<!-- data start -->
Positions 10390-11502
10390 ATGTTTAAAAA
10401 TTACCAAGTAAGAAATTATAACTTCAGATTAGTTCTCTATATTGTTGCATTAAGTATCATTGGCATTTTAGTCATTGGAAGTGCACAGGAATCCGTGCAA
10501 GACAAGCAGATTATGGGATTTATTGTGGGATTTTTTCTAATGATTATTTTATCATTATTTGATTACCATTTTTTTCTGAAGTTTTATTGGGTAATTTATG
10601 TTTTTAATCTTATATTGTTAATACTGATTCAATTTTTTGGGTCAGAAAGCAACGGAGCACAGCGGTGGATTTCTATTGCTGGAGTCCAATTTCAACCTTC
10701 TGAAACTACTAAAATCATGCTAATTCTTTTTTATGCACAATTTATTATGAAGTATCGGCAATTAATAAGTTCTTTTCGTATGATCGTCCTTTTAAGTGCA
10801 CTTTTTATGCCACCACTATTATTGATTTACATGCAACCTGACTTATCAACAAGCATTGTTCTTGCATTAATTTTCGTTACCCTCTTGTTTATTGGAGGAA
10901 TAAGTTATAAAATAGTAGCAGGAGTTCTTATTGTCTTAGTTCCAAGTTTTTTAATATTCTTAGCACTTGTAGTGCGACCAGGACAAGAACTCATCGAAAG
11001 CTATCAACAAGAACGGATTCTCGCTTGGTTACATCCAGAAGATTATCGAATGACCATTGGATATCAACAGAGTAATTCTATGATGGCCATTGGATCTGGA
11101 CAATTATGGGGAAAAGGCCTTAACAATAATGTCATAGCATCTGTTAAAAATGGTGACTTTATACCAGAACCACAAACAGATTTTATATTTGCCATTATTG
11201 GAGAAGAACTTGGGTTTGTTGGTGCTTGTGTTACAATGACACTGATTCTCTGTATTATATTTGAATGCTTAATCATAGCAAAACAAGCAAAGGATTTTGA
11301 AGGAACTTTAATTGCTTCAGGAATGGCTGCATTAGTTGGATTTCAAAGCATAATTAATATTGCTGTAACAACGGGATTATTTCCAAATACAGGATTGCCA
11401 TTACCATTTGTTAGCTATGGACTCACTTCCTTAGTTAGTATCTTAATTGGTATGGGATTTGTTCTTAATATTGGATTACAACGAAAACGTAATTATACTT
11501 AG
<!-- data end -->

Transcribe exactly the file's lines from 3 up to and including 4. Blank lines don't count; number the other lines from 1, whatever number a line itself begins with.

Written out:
10401 TTACCAAGTAAGAAATTATAACTTCAGATTAGTTCTCTATATTGTTGCATTAAGTATCATTGGCATTTTAGTCATTGGAAGTGCACAGGAATCCGTGCAA
10501 GACAAGCAGATTATGGGATTTATTGTGGGATTTTTTCTAATGATTATTTTATCATTATTTGATTACCATTTTTTTCTGAAGTTTTATTGGGTAATTTATG